Local results of statewide English language arts and mathematic assessment tests, which were released last week, are grim.
Only 10.3 percent of Granville third-graders, for example, were found to be proficient at math, compared to 11.4 percent of eighth-grade students. In Hartford those numbers were 16.1 and 4.5, respectively.
But these shocking results weren’t entirely unexpected or isolated. Statewide, only 31 percent of third through eighth grade students met or exceeded the math proficiency standard.
Mark Bessen, superintendent of the Granville School District, said teachers had no way of preparing for the new standard of assessment.
“The hoop we were training to jump through was behind a curtain, and the curtain was removed right before the test,” he said, explaining that teachers weren’t exposed to the new common core standards until May.
He used an anecdote of military training to explain the tests: If a soldier is annually tested on a two-mile run and sit ups, he trains for such in the months leading up to his test. If he shows up for his test only to be assessed on a completely different set of exercises, he likely won’t perform sufficiently.
“We’re at a new baseline. People have to wrap their heads around what the commissioner is trying to do,” Bessen said.
In a letter to parents, Commissioner John B. King, Jr. explained that this year is a benchmark year that yielded poor results but serves as a way to show future growth.
“You will notice that more students struggled on this year’s test than in previous years. This is because we changed the expectations for New York state students when we adopted the Common Core State Standards,” King wrote.
“From this baseline, the state’s going to be able to measure growth. I’m pretty confident we’ll see that growth,” Bessen said. However, he and Hartford Superintendent Andrew Cook said they were upset when they first saw the results.
“The results were low, but we knew throughout the year that the results would be lower,” Cook said. “Certainly we were disappointed—throughout the year the students and staff worked really hard to keep up with the new common core curriculum,” he said. Bessen said his teachers and student body had done the same “with the little information they had.”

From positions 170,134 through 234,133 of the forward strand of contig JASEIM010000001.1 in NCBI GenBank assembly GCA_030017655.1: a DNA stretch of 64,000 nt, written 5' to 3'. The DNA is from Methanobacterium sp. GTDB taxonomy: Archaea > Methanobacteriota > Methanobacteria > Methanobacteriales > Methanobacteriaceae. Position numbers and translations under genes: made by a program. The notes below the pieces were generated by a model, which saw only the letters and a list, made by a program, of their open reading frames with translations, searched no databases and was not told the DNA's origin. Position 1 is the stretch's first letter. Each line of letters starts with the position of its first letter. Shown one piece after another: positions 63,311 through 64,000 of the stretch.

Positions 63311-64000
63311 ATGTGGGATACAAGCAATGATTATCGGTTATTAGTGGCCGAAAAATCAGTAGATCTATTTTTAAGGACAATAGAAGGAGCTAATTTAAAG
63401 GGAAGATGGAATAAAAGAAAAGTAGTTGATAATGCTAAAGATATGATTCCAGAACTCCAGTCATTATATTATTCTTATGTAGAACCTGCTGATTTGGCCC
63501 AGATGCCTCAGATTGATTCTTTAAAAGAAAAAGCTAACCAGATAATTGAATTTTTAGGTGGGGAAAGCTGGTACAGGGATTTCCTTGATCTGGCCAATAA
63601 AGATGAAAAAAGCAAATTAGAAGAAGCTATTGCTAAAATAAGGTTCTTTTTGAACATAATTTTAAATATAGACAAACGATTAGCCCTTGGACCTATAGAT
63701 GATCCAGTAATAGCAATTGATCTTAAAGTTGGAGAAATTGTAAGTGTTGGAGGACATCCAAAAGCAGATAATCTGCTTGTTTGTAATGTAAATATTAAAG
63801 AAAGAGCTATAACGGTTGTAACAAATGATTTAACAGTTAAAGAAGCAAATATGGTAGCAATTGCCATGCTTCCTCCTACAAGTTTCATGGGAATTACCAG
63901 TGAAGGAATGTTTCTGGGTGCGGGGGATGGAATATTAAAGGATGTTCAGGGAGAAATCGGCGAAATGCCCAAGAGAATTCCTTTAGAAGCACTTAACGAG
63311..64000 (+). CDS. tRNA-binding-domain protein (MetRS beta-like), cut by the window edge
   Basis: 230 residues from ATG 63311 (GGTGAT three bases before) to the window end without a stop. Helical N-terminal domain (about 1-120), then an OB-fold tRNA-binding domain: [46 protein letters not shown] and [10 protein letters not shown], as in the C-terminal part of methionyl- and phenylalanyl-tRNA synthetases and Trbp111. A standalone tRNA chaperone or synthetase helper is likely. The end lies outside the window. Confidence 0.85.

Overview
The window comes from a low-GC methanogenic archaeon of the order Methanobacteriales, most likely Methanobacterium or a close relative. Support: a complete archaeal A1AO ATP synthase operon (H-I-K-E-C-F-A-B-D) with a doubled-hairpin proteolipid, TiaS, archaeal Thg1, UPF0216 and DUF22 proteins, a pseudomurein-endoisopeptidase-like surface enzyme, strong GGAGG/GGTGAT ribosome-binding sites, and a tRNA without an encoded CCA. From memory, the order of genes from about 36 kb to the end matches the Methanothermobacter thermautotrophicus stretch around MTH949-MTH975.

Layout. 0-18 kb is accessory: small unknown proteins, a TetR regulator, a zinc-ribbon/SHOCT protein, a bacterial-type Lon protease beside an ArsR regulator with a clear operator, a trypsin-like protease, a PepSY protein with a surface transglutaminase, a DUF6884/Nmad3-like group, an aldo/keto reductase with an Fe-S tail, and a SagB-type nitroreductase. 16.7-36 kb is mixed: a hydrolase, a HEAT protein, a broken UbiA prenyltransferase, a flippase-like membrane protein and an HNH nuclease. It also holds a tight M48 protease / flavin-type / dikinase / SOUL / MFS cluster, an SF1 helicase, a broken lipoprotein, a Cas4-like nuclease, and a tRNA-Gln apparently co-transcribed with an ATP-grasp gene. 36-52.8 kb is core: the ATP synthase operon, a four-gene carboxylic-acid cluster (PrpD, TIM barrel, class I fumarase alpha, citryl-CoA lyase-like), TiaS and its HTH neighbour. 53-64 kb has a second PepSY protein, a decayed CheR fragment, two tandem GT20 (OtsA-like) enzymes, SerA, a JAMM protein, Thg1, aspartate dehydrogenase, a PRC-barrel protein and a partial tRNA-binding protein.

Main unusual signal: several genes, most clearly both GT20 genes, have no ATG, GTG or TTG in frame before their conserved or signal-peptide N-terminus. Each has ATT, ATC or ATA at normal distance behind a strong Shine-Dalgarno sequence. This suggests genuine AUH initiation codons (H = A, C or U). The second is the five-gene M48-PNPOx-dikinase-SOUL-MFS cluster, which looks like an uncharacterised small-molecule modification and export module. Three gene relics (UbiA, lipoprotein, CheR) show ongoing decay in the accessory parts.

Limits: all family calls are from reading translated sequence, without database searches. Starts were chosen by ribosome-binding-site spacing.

Cook also mentioned that Hartford’s small size means percentage results could be skewed; in certain grade levels one student could represent 4 percent or more of the class.
Both superintendents acknowledged that the high percentage of students receiving free or reduced lunch in their districts—55 percent in Granville and 40 percent in Hartford—factors in to comparatively low results.
“According to journals, parents of the underprivileged kids are working harder to make ends meet, so they’re not able to sit down and do homework with them or have those conversations at dinner,” Bessen said. “We need to work harder to reach that kid, and we have to get the parents involved.”
Bessen said students will need a lot of support to be successful with the new core curriculum.
“The curriculum is more concise, but the skills you need to do the curriculum are much deeper. It’s not as broad of a base, but the things they do know, they’ll know well,” he said, explaining that the focus will shift to problem solving.
“It’s not just regurgitation information; it’s deeper thinking skills. It’s higher level thinking, and that’s not a bad thing for anyone.”
Both districts said they are going to emphasize professional development and work with surrounding districts to tackle this problem. Bessen said Granville will now work hard with consultants to improve the district’s math skills, as they did this past year with English.
He pointed out that administrators’ efforts paid off, as Granville scored proportionally higher within the county than it has in the past.
Though these low scores will reflect on teachers with the new APPR (annual professional performance review) standard, the results will be used more as a growth measure. The commissioner urged districts not to penalize their instructors, and neither Hartford nor Granville plans to do so.
“The teachers have done a really good job working with students and trying to increase the rigor of the curriculum. The biggest thing I’m trying to get across to teachers, students and parents is lower test scores do not indicate a drop in performance; the standard is at a much higher level,” Cook said.
“Now that we know what the common core is and the skills the state is looking for, we’re really going to be able to focus in on that,” he said.